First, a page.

Maggie, thanks for the tip about! I do have an account (and the app on my iphone). This would be a great way for students to use a technology to keep track of the books they read and would save us a great deal of time looking up authors names, titles, and page numbers. I will definitely give this a shot for the 2012-13 school year!
As an English teacher, I'm always looking for ways to be more efficient, especially when grading time approaches. For years, I used the archaic point-percentage based system because I didn't know other approaches to grading existed. Even then, I knew my approach to grading needed some revision because I wanted to incorporate a portfolio system that allowed my students and I to take a more holistic look at their growth and achievements, but I found something better. A Real-World Approach to Grading A few weeks into the school year, after my students and I have had a chance to finish our first writing piece and read a novel, I introduce them to my grading system. This approach to grading views the student holistically and is grounded in clear, student-friendly language that allows my students the opportunity to share half the responsibility that comes with grading. Continue reading
Posted Jun 13, 2012 at The "Real" Deahl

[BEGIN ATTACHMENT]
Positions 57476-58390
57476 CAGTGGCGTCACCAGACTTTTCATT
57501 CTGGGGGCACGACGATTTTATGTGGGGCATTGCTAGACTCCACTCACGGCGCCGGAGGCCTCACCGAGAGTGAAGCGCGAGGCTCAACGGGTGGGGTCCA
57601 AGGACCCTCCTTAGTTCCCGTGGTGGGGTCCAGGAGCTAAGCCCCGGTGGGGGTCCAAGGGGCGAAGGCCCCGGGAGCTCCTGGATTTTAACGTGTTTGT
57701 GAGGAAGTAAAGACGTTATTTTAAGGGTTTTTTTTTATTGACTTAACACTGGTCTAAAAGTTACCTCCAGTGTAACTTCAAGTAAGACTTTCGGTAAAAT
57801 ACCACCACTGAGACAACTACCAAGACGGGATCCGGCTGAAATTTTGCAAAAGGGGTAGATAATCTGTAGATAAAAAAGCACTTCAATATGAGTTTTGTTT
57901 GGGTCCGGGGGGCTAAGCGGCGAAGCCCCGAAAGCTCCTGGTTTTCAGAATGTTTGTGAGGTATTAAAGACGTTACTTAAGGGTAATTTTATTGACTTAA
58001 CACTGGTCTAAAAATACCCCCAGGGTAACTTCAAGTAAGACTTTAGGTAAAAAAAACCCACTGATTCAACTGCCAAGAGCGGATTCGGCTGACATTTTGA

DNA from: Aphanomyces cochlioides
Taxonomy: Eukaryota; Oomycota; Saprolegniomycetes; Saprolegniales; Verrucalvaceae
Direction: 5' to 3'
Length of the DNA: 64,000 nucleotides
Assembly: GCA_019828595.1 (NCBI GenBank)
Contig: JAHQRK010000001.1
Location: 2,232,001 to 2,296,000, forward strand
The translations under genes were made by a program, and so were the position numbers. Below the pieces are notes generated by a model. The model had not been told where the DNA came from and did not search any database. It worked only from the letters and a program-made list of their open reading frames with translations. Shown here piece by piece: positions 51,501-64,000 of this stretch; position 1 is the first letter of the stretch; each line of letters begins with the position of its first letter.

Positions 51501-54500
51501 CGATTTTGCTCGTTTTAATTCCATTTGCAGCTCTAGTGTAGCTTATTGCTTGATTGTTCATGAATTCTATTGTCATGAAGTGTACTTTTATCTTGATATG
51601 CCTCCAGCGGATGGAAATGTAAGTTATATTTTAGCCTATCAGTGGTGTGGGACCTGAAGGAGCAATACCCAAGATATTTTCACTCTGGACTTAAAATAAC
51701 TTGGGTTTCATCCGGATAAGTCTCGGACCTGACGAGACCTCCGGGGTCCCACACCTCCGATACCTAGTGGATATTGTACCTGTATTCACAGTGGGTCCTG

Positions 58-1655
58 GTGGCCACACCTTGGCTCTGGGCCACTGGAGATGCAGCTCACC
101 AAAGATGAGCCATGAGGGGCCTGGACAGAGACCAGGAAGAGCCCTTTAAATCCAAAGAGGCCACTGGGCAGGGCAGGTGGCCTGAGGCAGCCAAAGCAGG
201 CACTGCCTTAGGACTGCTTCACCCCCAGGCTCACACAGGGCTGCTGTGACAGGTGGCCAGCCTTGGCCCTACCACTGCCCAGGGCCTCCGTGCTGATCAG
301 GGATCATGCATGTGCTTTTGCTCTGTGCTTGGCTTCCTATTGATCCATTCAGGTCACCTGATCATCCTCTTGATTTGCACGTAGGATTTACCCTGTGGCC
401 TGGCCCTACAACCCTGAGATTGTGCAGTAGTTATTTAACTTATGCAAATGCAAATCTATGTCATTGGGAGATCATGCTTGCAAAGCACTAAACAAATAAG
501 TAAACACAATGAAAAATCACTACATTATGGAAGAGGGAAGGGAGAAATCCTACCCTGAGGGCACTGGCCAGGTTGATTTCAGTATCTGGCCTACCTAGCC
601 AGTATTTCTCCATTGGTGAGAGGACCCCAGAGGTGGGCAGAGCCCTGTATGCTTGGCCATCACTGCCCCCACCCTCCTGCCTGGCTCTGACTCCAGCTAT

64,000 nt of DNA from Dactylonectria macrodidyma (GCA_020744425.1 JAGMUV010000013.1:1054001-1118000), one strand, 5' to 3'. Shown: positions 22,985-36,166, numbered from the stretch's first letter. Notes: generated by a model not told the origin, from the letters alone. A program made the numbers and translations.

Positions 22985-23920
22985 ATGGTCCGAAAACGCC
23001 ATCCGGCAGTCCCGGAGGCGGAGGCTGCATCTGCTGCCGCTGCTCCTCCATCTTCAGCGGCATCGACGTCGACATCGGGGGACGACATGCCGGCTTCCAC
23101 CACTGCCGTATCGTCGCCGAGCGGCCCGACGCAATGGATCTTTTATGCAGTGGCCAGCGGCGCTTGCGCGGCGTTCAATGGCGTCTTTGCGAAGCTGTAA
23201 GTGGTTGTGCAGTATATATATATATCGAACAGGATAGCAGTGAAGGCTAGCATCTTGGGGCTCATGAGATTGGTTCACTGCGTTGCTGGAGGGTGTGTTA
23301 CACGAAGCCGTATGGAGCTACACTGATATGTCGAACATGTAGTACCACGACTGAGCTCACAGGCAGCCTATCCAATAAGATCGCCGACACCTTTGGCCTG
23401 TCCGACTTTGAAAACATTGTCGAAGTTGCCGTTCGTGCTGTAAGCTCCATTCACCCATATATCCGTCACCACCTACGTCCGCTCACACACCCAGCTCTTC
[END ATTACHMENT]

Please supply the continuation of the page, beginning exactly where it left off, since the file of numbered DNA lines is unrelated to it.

Cindy, you bring up some great questions here and your point about the imbalance of power is something I feel strongly needs to shift in our educational system. If we're advocates for social justice, then with that comes a lot of sharing about who we are, what we believe, and what we stand for. My students learn a lot about who I am because I choose writing topics that I have strong feelings about. Topics that are sometimes extremely personal. In Bird by Bird: Some Instructions on Writing and Life, Anne Lamott writes, “We write to expose the unexposed. If there is one door in the castle you have been told not to go through, you must. The writer's job is to turn the unspeakable into words - not just into any words, but if we can, into rhythm and blues.” I have the first sentence of this quote displayed in my room, and I completely agree with her advice. If I want to help develop my students hone their skills as writers, and, in turn, help them learn to love writing, I have to allow myself to be vulnerable as a person, as a writer, as their teacher. If I take this risk, I'm able to show my students that I'm a "real" person--a human who is flawed, has failed, and someone who has learned from those flaws and failures. The human condition, the "exposing the unexposed," the ability to connect with my students about personal topics, belief systems, and values--are delicate, but necessary in teaching kids about things like voice and style, about how we're all connected, about themselves and each other. Because my students have "guided" choices over the books/novels they read and within those books are subjects ranging from drug use, sex, abuse, neglect, violence, etc. I advise my students to only write about those topics they feel comfortable with. If the topic is too personal, they can write about it, but I might require them to only share a sentence or two. I follow this for my own writing as well. There are topics I avoid with my students because they simply cross a professional boundary that would cause controversy, or they might come back to bite me in the butt. There are also those "age-appropriate" topics that I caution my students about as well. Because we keep portfolios, at any time, their parents, other teachers, or administrators can look at them (however, this rarely happens). I share this with them as well, but many still choose to write about deeply personal topics, which they have strong feelings about. These pieces usually tend to be their best writing. For my students who were raised in cultures similar to yours, where privacy is a core value, some choose to write about personal topics and others avoid them. A Navajo student surprised me this year with the extremely personal stories she wrote about and shared in our class and in our Creative Writing Program. Many Navajo students I've had in the past have been reserved in what they write and share. For her, it was a release. She was finally given the opportunity to tell her story, and because of that, I think she has begun her road to recovery. Writing has always been my way of coping with the world, and I've learned that the more I share about myself, the better writing I get from my students. I think that you have decide what you're most comfortable with, and whether or being "transparent" coincides with your beliefs and values or supports them.